My First illumos Build
23 Oct 2014
I switched to OmniOS as my illumos-gate build platform. I
updated my setup script accordingly and changed the name
nightly-setup. Finally, I updated this
article to reflect usage of the latest script. The shell
snippets still refer to my original OpenIndiana environment.
OmniOS may have small differences in output.
My first illumos build took over 30 hours, spread out over 3 days. Not because the actual build took that long, but because I hit so many snags along the way. I learned a lot in the process, but boy was it painful. I want to share some lessons learned in hopes that it may reduce your pain during your first illumos build.
The first thing to tackle is nomenclature. There is some daunting jargon surrounding illumos. But once you understand a few key terms tutorials become easier to follow and communication with illumos veterans flows better.
Keep in mind, I’ve stitched together these terms in my own way and may have some details wrong. They are more of a (hopefully) good approximation than an authoritative definition.
Confusing as hell, right? Don’t worry, I walk you through the build step-by-step. I guarantee if you follow my instructions you cannot mess things up. Actually I don’t guarantee anything, we are talking about software after all.
Note that this is only one way to perform the build, but hardly the only way. This follows the instructions found on the illumos wiki as closely as possible. These instructions are mostly right but you’ll hit some snags on OI 151a8. Thus I created the setup script. As you become more comfortable with the build you’ll want to branch out and learn about more advanced techniques like incremental builds, multiple workspaces, and testing without booting into a new BE.
I wrote these instructions specifically for a fresh
install of OmniOS
or OpenIndiana. I
recommend using OmniOS. If you must use OpenIndiana then make
(The build fails on older OI releases because
localedef relies on the
xlocale.h). You can perform a traditional
Box VM, or do like I do and run it on a
The first step is to prepare the box for doing a nightly
build. You only need to do this once. I even wrote a
to do all the work for you. This script is idempotent, if it
fails halfway through you can just re-run it with no ill
effect. If you pass the
-p option it will print
build instructions similar to this post.
$ wget https://zinascii.com/pub/rpz-misc/latest/rpz-misc.tar.gz $ tar -zxvf rpz-misc.tar.gz $ ./rpz-misc/bin/nightly-setup
Setup configures an
illumos.sh environment file
for you to pass to
nightly; this environment file
contains many environment variables which control various
aspects of the build. For example,
NIGHTLY_OPTIONS controls what stages of the build
are run. If you remove the
l flag then the lint
stage will not run drastically reducing the build time. This
is useful for initially testing a patch before doing a full
$ cd /code/illumos $ /opt/onbld/bin/nightly illumos.sh || echo "BUILD FAILED -- CHECK LOGS"
The nightly command does not output to stdout. To monitor
progress you must tail the nightly log file (to monitor CPU
$ tail -f log/nightly.log
When finished the script moves the nightly log file into a
timestamped directory and compiles the
summary. If the build fails you’ll find the exact error in the
nightly log file. It's best to focus on the first error as it
is often the cause of subsequent erros.
$ grep '\*\*\*' log/log.<ts>/nightly.log
If the build goes well then a packages dir should exist.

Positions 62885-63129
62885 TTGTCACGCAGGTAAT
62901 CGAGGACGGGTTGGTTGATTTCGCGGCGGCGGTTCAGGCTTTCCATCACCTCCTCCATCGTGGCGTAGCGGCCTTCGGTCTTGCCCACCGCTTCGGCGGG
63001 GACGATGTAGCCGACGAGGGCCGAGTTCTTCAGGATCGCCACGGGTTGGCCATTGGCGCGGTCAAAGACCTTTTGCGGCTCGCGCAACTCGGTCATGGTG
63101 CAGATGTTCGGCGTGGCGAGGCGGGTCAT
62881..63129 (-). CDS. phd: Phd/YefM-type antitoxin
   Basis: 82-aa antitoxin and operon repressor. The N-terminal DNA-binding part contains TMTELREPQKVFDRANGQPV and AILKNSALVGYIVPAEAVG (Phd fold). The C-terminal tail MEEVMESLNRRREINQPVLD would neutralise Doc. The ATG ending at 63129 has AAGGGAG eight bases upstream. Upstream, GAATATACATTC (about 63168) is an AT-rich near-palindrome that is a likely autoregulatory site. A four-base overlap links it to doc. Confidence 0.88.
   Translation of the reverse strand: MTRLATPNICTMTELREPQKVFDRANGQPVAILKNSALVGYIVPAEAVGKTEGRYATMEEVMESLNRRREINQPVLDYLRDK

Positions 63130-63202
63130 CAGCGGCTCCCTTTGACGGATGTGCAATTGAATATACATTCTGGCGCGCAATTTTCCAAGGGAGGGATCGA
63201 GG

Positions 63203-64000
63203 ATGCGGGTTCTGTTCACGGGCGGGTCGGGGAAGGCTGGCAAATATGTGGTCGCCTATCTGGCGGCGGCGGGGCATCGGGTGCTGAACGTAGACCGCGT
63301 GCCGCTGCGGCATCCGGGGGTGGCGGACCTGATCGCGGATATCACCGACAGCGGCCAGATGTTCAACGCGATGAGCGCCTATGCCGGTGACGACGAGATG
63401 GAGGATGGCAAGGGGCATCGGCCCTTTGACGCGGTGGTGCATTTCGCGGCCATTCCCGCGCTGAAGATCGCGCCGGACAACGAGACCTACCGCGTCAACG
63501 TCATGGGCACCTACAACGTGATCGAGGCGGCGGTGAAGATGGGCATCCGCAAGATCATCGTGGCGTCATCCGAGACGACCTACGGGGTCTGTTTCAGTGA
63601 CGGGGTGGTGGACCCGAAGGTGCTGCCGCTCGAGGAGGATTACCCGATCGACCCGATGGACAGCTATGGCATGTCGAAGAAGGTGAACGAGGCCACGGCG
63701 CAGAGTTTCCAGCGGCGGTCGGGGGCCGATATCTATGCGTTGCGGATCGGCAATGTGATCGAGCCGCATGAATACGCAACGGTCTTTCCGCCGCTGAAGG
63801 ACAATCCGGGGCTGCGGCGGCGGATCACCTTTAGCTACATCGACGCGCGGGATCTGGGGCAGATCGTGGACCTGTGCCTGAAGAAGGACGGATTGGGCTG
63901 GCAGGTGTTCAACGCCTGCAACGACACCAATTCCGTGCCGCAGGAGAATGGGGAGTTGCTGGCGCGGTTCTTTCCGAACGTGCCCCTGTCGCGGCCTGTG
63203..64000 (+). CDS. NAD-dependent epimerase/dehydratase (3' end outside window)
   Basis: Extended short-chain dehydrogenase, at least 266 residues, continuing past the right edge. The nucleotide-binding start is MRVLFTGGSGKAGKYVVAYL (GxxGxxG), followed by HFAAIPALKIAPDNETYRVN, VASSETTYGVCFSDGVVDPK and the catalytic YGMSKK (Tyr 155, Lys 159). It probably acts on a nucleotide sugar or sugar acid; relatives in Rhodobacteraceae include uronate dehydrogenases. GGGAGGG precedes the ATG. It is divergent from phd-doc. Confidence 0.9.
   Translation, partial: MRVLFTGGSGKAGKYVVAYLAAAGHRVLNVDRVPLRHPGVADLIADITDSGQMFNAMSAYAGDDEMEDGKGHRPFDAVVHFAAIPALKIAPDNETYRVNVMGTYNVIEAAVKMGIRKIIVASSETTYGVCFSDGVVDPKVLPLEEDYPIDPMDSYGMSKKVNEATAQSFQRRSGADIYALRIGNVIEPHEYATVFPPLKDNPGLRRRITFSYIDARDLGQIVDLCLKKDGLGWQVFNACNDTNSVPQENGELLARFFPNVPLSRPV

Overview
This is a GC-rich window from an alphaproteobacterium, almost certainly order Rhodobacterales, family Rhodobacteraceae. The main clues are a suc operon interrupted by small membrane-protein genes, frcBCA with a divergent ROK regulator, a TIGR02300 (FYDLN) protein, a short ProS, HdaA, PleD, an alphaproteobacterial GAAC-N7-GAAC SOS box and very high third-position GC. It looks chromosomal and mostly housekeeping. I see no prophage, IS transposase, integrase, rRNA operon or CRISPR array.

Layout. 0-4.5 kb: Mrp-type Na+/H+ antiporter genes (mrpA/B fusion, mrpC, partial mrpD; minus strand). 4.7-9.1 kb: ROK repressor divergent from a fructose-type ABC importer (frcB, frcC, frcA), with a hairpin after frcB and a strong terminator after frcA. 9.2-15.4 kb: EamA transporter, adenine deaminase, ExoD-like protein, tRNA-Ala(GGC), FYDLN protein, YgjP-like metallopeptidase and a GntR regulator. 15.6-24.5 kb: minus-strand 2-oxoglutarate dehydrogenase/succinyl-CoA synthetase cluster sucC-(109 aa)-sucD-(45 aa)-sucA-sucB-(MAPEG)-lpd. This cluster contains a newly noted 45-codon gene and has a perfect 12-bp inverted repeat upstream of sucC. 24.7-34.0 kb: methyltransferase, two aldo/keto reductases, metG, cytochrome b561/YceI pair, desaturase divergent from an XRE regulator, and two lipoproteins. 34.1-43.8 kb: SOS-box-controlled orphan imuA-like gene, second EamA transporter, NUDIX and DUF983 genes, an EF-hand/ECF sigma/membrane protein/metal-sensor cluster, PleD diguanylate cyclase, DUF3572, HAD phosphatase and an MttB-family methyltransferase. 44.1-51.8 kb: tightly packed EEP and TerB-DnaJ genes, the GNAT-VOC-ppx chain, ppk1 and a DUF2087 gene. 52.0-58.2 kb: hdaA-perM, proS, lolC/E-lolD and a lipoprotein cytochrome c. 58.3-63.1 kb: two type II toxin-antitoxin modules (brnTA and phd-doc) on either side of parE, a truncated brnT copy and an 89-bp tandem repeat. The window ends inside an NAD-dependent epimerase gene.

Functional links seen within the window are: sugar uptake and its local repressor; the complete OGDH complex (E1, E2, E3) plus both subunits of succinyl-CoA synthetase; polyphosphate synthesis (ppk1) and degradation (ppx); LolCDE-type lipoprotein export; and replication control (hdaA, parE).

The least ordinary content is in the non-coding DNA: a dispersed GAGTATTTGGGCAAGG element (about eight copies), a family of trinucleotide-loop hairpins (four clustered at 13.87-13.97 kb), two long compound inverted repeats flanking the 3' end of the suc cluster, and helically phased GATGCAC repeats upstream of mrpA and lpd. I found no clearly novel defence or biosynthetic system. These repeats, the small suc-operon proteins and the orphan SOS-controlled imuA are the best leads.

$ ls packages/i386/nightly/repo.redist/ catalog cfg_cache file index pkg tmp trans
This is your new ON. To use it you need to create a new BE
based off your current one, create a new IPS repo, and then
osnet-incorporation package on the new
BE. Luckily you don’t have to understand what any of that
means because the
onu script does all the work
$ sudo /opt/onbld/bin/onu -t nightly -d packages/i386/nightly
-t option is the name of the new BE
-d is the path to your nightly packages dir.
On success you can run
beadm list to verify the
new nightly BE is there. The value of
Active field indicates that on reboot the
nightly BE will become the active one.
$ beadm list BE Active Mountpoint Space Policy Created nightly R /tmp/onu.KLaa4j 15.3G static 2014-10-23 01:31 openindiana N / 7.98M static 2014-10-20 20:56
To get into your nightly BE you simply reboot.
$ sudo reboot
Once back into the system convince yourself that you are
indeed running the nightly BE by using
$ beadm list BE Active Mountpoint Space Policy Created nightly NR / 15.3G static 2014-10-23 01:31 openindiana - - 33.6M static 2014-10-20 20:56
Now you may test your changes. After testing you may find more
adjustments need to be made. In that case activate the old BE
and reboot again. This returns you to the previous
environment, exactly as it was. Any changes you make on that
nightly ZFS dataset will be lost on reboot. I.e., changes
/code/illumos, while running the nightly
BE, will be lost after reboot. Any files that you want to
persist when booting backwards from nightly to openindiana
should be kept in your home directory.
$HOME exists on a different dataset than the BE.
$ sudo beadm activate openindiana $ sudo reboot
Once back in the original BE you destroy the nightly BE, make your tweaks, run nightly, and create a new nightly BE with ONU.
$ sudo beadm destroy nightly $ cd /code/illumos $ vi ... $ /opt/onbld/bin/nightly illumos.sh || echo "BUILD FAILED -- CHECK LOGS" $ sudo /opt/onbld/bin/onu -t nightly -d packages/i386/nightly $ sudo reboot
If you have trouble don’t hesitate to reach out on the #illumos IRC channel or on the illumos-discuss mailing list. There are friendly people willing to help. But understand that this is my take on building illumos as a beginner; the veterans may point you in different directions. They are not necessarily familiar with this blog post or my script.